With what will be a yearlong, 13-part series called “Cost of Care,” the Dallas Morning News is the latest news outlet to take a long, hard look at through-the-roof American healthcare costs. Staff writer and business columnist Jim Landers, who has published six pieces in the series to date, aims to probe “how and why US healthcare spending is the highest among developed nations.” People ask the wrong question, Landers told me. Instead of asking “why,” they want to know how “they can afford it.” Increasingly, Americans can’t, and another serious examination of the issue—now from a regional news outlet—makes a notable contribution to the growing body of recent work including Steven Brill’s and Elisabeth Rosenthal’s ongoing New York Times series, “Paying ‘Til It Hurts.”
The Dallas series is intended to delve into what Landers calls the “daunting mystery” of the price of American medicine. Landers set the tone in his first piece at the end of January writing, “We are getting a bad deal with American health care. And it’s unsustainable.” America’s system “is bleeding green,” as the headline of the piece puts it, because
There is no push-back from competing companies offering the same services for less. Hospitals compete with fancy amenities. Pharmaceutical companies use patents to maintain monopolies while charging whatever the market will bear. There is no push-back from patients. If insurance covers it, most are blasé about the cost. When it comes to drugs for cancer and other grave illnesses, many patients are frantic to get help no matter what the cost.
In another early piece, Landers tells the tale of the for-profit hospital Medical City Dallas and shows, as he writes, the “peculiarity of hospital economics where supply determines demand: Build it, and they will come.” Medical City Dallas, the city’s most expensive hospital, illustrates that principle to a T. Landers writes there was no need for a 668-bed hospital when it was founded in 1974, but officials “soon found ways to fill those beds” with a strategy of wooing expensive specialists who could bring in patients and offering the amenities and services of a “Five Star hotel,” as the hospital crows on its website and “every kind of art in the world” on the walls, as one hospital official told Landers.
As the piece unfolds, readers get the picture of a facility that’s become a money-making machine for its owners and one that seems to carry on business as usual even in the face of growing concern over the affordability of healthcare and pressure to move away from the traditional fee-for-service model of payment that many blame for the high cost of care. Between 2011-2012 (the last year there were data) Medical City increased prices by more than 13 percent for 100 procedures most commonly used by Medicare patients. Landers asked Scott Smith, the president of Medical City Dallas Management Ltd., why costs are so high at Medical City and Smith fingered malpractice lawsuits. Landers pushed back, noting that Texas had changed its malpractice laws years ago to limit the amount of settlements. The result: “Malpractice premiums fell. But the reforms didn’t lower the cost of care,” he reported. Between 2003 and 2009, the latest statewide data show that on a per-capita basis those costs rose by a third. Today, Landers reports, Texans pay 12.3 percent of their income for insurance premiums and deductibles—a higher percentage than any state but Florida. At the end of the Medical City piece, one doctor who practiced at the hospital and later was a patient there for a lower back procedure concludes, “I don’t think the market works. It does not work when it comes to delivering healthcare.”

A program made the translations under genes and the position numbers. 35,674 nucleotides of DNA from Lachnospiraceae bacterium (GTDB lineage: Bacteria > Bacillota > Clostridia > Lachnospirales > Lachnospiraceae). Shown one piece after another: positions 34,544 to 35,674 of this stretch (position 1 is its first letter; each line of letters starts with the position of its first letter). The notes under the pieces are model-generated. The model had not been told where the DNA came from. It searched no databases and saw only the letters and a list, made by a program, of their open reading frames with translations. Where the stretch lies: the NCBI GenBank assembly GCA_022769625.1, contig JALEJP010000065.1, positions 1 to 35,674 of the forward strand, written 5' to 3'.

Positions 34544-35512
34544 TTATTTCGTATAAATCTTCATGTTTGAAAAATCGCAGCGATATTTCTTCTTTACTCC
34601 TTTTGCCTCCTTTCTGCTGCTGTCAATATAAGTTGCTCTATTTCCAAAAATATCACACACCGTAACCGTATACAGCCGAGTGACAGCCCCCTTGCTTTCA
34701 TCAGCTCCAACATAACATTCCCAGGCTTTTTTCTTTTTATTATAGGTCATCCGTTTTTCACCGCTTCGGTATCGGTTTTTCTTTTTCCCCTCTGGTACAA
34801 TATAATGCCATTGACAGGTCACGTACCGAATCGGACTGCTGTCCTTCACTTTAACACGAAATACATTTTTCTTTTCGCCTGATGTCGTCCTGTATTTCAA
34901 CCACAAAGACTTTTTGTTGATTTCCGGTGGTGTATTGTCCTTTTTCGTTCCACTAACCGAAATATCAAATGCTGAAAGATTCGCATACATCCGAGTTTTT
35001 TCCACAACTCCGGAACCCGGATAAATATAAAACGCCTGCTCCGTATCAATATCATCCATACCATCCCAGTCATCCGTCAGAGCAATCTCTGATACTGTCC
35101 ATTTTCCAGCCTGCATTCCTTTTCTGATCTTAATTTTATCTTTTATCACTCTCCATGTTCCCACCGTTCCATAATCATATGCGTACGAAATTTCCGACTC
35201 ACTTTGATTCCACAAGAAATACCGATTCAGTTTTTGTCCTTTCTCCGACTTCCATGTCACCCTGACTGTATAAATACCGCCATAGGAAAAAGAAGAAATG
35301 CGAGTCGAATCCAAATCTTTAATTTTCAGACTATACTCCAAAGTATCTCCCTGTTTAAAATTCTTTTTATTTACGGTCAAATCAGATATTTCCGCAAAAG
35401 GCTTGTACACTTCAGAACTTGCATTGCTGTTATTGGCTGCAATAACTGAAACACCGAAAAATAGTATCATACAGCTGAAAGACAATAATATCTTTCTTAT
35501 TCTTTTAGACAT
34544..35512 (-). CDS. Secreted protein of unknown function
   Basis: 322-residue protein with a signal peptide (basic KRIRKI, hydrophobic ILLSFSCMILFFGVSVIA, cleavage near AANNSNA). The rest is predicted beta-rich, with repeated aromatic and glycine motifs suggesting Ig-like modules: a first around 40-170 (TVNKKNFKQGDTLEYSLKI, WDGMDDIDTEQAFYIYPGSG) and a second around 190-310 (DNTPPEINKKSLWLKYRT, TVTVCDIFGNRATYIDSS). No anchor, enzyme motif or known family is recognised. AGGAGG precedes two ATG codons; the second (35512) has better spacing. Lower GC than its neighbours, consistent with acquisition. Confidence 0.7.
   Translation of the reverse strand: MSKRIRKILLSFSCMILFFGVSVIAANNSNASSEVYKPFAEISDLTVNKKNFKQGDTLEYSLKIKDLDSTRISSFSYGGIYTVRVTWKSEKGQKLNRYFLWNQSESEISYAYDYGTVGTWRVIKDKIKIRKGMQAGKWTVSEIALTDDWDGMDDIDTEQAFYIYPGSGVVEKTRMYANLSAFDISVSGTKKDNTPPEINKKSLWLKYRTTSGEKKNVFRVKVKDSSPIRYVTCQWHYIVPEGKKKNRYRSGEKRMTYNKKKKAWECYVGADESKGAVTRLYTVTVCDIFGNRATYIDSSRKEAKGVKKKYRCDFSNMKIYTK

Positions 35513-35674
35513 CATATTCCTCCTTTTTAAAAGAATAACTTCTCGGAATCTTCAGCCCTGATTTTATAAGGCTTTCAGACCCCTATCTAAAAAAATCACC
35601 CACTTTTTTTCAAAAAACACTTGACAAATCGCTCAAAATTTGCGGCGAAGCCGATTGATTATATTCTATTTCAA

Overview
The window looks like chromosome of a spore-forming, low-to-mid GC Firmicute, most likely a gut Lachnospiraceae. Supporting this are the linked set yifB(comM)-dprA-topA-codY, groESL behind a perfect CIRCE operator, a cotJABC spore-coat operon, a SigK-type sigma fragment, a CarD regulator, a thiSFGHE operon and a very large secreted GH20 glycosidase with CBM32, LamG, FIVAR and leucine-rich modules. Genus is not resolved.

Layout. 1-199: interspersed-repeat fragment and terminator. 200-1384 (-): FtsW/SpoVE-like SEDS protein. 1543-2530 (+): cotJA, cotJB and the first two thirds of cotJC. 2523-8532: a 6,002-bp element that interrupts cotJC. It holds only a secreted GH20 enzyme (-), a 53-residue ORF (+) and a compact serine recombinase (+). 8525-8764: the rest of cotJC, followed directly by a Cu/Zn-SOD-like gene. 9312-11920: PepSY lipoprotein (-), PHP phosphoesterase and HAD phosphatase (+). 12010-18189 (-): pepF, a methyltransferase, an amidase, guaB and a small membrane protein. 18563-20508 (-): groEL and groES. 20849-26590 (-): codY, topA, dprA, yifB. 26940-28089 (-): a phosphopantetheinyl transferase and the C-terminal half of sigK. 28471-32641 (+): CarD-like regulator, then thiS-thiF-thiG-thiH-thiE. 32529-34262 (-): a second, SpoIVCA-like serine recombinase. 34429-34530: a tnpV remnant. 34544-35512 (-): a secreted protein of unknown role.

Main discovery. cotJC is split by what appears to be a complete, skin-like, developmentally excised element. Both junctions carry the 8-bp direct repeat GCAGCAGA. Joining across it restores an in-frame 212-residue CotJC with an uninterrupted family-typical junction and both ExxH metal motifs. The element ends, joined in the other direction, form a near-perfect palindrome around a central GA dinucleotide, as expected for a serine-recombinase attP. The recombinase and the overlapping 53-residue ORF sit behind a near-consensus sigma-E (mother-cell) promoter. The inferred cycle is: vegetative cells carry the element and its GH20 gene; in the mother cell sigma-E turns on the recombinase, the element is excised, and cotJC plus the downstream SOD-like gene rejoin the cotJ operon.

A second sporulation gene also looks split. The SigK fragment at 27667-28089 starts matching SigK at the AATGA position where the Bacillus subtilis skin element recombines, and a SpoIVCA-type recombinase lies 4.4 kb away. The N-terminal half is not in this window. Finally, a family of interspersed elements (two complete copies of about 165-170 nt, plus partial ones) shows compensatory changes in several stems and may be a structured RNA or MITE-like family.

In an exploration of the high cost of cancer drugs—headlined, “Your money or your life” —the failure of the market comes through again. Dr. Clifford Hudis, chief of breast cancer service at Memorial Sloan Kettering in New York City, told Landers, “Drug pricing isn’t tied to cost. We don’t have a functioning market as regards cancer and drugs. The automatic correcting effect of a marketplace isn’t there.”
Earlier this year, I interviewed Dr. Peter Bach who directs the Center for Health Policy and Outcomes at Sloan Kettering. We talked about the high price of cancer drugs and the role of the media in exposing those costs. “We’ve got a pretty good history now that shows manufacturers can raise prices to whatever they want,” he told me. “The worst thing that happens is that a story gets written and then nothing happens and the practice continues.” That may be, but it means the media needs to continually raise the questions Landers asks and probe uncomfortable solutions. In a January New York Times op-ed, Bach discussed two possible paths: free insurers and government programs from rules to include all expensive drugs in their plans (a point Landers noted) and tell the public their effectiveness is not good enough to justify the price, or “demand that policy makers set drug prices equal to those of Western Europe.”
Landers told me at the end of the Dallas series he will address the long-term sustainability of the healthcare system, examining another set of questions: Do we ration? Do we use price controls? Do we use vouchers? Do we let the market decide? He told me he was a big believer in “value-based pricing,” one of the new, hyped remedies for controlling costs that bases prices on the perceived value to the customer rather than on the cost of the product or historical prices. This one needs to be thoroughly and critically examined and we hope Landers can do that with an open-minded exploration of possible cost controls as he brings his excellent project to a close.